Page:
“Today, the European Parliament has largely voted against suspending IPA fund for Turkey,” Spanish lawmaker Nacho Sanchez Amor wrote on Twitter.
Sanchez Amor is a member of the EU-Turkey Joint Parliamentary Committee and is the EP’s rapporteur on Turkey.
“Those funds are now mainly focused on supporting an independent civil society,” added Sanchez Amor, who is a member of the parliament’s social democrat bloc.
EU lawmakers adopted the evaluation of the 2018 European Union budget during this week’s plenary session via a remote voting system due to the COVID-19 pandemic.
One of the amendments to the report suggested that the European Commission consider suspending pre-accession funds for Turkey if there was a lack of progress on various reforms.
The proposal was submitted by German lawmaker Monika Hohlmeier from the center-right political group, the European People’s Party, a group that had previously proposed unsuccessfully to officially end accession negotiations with Turkey in the most recent version of the EP’s report on the country.
Signing a partnership agreement with the European Economic Community (EEC) in 1963, Turkey applied for the EU membership in 1987 and became a member country in 1999, beginning accession talks in 2005.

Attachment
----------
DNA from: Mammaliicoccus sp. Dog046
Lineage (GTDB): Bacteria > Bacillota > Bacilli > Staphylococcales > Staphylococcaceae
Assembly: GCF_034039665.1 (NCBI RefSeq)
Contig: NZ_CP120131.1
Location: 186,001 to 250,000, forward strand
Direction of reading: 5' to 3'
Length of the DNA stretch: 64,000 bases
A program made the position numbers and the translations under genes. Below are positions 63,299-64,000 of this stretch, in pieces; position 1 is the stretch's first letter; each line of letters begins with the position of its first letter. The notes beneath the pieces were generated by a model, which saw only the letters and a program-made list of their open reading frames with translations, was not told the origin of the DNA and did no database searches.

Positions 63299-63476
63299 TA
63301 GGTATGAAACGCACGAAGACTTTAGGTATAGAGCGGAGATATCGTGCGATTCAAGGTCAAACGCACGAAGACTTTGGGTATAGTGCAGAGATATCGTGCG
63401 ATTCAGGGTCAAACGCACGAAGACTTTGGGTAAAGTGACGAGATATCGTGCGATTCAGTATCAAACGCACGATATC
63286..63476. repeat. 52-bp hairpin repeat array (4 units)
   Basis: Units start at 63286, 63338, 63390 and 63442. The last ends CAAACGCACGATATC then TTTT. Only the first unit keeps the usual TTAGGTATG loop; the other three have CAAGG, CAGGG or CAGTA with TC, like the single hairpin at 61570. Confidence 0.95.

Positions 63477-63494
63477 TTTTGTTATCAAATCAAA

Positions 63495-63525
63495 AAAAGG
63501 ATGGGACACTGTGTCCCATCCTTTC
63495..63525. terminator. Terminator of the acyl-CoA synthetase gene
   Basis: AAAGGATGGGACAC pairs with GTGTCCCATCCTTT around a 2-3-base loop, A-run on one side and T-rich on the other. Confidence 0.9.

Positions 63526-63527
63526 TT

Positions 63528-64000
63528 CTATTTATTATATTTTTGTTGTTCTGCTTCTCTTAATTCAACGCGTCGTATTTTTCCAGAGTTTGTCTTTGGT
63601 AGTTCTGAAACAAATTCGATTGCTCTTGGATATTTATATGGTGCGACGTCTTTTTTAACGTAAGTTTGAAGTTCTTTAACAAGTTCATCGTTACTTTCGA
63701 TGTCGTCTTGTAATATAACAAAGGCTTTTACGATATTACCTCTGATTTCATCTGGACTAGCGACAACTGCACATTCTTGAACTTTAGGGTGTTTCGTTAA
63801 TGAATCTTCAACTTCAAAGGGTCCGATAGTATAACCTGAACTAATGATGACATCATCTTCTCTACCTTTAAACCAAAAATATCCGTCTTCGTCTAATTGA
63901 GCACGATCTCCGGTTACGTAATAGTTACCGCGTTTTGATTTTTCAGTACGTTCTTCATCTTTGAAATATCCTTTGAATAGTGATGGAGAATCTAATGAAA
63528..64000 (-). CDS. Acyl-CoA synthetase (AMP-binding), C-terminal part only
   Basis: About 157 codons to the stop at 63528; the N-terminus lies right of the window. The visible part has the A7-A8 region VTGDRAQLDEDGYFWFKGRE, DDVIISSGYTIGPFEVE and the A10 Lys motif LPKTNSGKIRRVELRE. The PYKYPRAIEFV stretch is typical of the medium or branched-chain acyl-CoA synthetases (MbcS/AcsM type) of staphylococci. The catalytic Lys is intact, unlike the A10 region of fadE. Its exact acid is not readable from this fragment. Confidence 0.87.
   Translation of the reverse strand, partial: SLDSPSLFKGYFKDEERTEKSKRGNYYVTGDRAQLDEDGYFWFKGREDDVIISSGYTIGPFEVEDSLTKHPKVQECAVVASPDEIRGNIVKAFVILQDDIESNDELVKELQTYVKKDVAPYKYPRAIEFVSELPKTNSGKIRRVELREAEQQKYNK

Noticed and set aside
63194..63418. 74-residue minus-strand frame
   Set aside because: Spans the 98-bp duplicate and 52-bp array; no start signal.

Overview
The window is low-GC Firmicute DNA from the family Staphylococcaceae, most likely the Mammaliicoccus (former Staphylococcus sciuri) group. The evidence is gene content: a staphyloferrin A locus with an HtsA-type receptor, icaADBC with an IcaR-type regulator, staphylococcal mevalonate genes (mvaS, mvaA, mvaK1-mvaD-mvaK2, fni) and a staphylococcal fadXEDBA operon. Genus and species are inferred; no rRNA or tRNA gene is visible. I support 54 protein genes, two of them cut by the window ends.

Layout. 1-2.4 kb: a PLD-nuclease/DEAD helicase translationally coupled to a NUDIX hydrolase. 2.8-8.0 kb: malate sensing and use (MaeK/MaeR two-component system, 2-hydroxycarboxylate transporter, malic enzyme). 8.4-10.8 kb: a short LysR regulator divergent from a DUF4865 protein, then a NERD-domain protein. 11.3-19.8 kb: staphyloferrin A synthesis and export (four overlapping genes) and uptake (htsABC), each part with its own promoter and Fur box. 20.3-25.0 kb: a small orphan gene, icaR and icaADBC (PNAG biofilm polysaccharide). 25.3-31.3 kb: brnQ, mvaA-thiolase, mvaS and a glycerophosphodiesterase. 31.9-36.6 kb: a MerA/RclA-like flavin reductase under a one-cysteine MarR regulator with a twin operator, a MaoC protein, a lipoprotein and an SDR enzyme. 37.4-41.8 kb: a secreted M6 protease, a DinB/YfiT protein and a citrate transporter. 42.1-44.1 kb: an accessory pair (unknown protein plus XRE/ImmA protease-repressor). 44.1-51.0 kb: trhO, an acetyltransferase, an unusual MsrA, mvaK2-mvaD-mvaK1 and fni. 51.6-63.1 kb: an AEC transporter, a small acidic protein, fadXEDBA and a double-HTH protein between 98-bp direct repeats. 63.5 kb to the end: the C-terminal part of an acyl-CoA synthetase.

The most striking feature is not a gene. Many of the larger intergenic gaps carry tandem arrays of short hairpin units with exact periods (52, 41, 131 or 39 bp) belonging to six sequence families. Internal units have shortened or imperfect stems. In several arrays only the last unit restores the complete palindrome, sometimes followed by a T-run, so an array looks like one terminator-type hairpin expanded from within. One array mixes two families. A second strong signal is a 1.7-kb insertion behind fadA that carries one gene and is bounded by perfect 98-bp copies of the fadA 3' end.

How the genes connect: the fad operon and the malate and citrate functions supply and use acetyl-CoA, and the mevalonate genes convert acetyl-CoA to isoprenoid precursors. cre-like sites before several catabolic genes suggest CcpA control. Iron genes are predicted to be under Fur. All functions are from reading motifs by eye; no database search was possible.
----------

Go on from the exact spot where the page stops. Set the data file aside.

But negotiations were stalled in 2007 due to objections of the Greek Cypriot administration on the divided island of Cyprus as well as opposition from Germany and France.
The latest amendment was a particularly tricky political move because it was presented as part of the 2018 budget evaluation, indirectly related to Turkey.
The amendment on cutting pre-accession funds was, in the end, turned down by the majority of EU lawmakers due to a coalition between Social Democrats, Liberals and Greens.
“This was a good a fight: with our joint efforts by Sanchez Amor, myself and likeminded parliamentarians we managed to reject the proposal to cut IPA funds for Turkey. Happy to know that that the Turkish civil society will not suffer under the current bilateral difficulties,” German lawmaker Sergey Lagodinsky, chair of the EU-Turkey Committee and member of the Greens, said on Twitter.
The adopted text also confirms that IPA funds were crucial to support civil society in Turkey.
However, it underlines the importance of using the rule of law conditionality for payments in order to encourage further reforms.
The European Union will provide a total of 168.2 million euros ($186.5 million) for Turkey’s IPA funds in 2020.